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Choosing where to study

How to use the league tables

Use our university league tables to narrow down what’s important to you. Compare university criteria to find your perfect match.

Young female student researching on a laptop


  1. Using the league tables

  2. Searching universities and subjects

  3. Comparing universities

  4. Where the data comes from

  5. Measures

Using the league tables

League tables, when used effectively, can play a part in choosing a university. Your ideal university won’t necessarily be the one at the top of the table, with the highest-grade offer, or where you’ve been told to go by friends or family. By comparing and contrasting each university alongside our carefully chosen methods and measures, you can find the right university for you.

Searching universities and subjects

There are several approaches you can take to search and compare.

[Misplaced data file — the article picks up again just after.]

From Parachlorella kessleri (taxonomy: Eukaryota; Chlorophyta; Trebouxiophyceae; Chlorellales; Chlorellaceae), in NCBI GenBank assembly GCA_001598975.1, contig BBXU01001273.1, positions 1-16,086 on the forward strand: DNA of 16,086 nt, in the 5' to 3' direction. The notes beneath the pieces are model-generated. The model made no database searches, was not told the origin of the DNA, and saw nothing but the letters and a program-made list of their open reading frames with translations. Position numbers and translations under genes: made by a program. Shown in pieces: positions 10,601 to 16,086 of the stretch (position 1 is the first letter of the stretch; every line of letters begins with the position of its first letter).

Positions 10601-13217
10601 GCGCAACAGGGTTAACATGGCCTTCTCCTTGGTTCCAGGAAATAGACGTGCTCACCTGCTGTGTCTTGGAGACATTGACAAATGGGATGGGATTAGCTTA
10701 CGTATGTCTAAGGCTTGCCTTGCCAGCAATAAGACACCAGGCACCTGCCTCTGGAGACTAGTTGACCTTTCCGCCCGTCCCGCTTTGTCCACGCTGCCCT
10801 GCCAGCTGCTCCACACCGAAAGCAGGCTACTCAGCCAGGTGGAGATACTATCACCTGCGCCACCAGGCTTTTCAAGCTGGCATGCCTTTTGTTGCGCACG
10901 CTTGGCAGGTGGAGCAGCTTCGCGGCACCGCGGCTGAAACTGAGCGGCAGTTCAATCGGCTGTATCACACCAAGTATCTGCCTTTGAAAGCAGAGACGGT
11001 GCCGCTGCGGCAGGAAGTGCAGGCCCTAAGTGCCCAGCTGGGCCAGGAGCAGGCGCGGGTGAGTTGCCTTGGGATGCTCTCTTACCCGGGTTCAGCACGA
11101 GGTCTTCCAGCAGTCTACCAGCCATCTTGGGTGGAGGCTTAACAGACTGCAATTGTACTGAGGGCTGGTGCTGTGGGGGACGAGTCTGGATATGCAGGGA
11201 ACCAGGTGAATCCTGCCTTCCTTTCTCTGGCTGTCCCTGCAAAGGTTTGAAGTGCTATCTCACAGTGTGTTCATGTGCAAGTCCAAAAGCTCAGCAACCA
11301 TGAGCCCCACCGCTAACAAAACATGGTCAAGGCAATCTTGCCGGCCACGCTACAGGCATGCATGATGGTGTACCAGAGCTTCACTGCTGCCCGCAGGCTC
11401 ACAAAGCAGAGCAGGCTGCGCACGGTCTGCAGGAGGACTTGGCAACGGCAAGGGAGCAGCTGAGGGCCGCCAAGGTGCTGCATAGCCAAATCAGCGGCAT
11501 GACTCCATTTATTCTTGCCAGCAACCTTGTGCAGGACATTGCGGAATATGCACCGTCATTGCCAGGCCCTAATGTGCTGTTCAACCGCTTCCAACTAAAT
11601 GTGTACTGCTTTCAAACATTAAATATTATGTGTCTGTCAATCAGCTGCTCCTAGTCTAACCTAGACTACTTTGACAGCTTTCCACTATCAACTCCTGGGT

Filter the league table by subject, year, region or group to omit any data you aren’t interested in. 


Click on any of the measures listed in the header to reorder the table by category. You can also use the 'order by' drop-down menu to do this. This can be used at any time during your search. 

See all categories

Click on ‘full table’ in the top right to see a table with every category (instead of the ‘quick view’).

Subject table

Filter the table (as above) by subject, to see a league table dedicated to your chosen subject of study. 

Once on this page, you can sort the filtered table in the same way as the league table – by clicking on any of the five measures along the top. This will reorder the results according to the individual score.

Historical performance

You can see the historical league table performance of any institution by viewing a university profile and opening League table performance. The graph and statistics show historical performance in the overall ranking table and by subject.   

Where a university stands in the league tables is relevant, but the quality of the course is an important factor, as well as location, accommodation and the structure of the course.